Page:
My dad died on this day, November 4, 1990 in Anacortes, Washington at the age of 92. He was born March 25, 1898 in Reggio Calabria, Italy, the son of Niccola and Fillippa Luvera. In 1910 he emigrated to Coleman, Alberta where he and his father worked in coal mines until the family moved to Anacortes in 1918. In 1922 he and his father opened Luvera’s Fruit Store at 7th & Commerical in Anacortes – Dad_nonno_2

(Photo: Niccola, Paul Jr. & Paul Sr 1950)

a neighbood store that featured home delivery and allowed purchases on credt. My grandfather arranged the fruit displays and worked at the store into his 80’s. Dad and mother married in 1926. Mary T. Babaorvich was the daughter of Peter and Marija Babarovich, the youngest of eight children. Her family emigrated from what was then Austria-Hungry. Together they operated the grocery store until they retired in 1957. They were married 64 years and had three children. My sisters Phyllis and Anita, both have continued to contribute to the community. We were taught the importance of education and all three of us have advanced college degrees. Dad started a second career as a wood carver. Among his many wood creations, his totem poles are displayed in such places as Rotterdam, the Netherlands, Yokohama, Japan and Stockholm, Sweden. His book "How to Carve Totem Poles," which is in it’s eleventh printing, resulted in his work being featured in syndicated columns, national television and many other media. (The book is still available by E-mailing this website) Mother contributed to the book and was responsible for designing and painting many of the poles. Dad was very active in community service. While serving in the state senate he was responsible for securing the construction of a highway into Anacortes. As a result, the state legislature directed that the highway be named the Paul Luvera Sr. Highway. His achievements included his organization of the first parent-teacher association in Anacortes, spearheading the community swimming pool there, and a lifetime of active membership in Rotary International. He joined the Fidalgo Masonic Lodge No. 77. He was very proud of becoming a United States Citizen and flew the American flag at his house daily. He believed this was the greatest country in the world and taught us children that we owed a duty of contributing back to this wonderful country. He was a truly amazing story of the American dream who arrived with nothing, had only a grade school education and achieved so much for his family and his community. See Anacortes American article about him.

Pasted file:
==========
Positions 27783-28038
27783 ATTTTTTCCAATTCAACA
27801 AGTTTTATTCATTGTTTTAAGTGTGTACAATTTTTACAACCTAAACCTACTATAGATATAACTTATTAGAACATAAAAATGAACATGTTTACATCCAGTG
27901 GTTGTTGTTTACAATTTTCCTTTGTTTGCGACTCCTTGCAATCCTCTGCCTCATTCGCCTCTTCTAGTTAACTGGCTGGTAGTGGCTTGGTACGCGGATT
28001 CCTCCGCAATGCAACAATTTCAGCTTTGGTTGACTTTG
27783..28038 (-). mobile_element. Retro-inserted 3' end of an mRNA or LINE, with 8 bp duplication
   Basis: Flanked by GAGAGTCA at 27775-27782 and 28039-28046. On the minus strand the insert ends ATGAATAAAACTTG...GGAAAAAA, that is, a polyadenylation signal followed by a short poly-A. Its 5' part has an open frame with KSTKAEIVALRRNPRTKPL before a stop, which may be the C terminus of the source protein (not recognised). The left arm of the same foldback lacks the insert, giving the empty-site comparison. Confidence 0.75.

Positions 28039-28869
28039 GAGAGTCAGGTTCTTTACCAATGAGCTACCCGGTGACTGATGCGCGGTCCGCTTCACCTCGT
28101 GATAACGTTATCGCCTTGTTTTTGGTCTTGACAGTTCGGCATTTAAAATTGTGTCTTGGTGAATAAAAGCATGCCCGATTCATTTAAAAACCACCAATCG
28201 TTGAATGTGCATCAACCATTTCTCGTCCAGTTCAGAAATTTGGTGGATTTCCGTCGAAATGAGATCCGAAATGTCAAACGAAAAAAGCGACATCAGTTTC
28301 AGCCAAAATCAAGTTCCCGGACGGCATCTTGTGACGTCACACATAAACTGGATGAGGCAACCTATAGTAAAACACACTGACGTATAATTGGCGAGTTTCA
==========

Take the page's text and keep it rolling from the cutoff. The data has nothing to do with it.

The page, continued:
Leave a Reply

Your email address will not be published. Required fields are marked *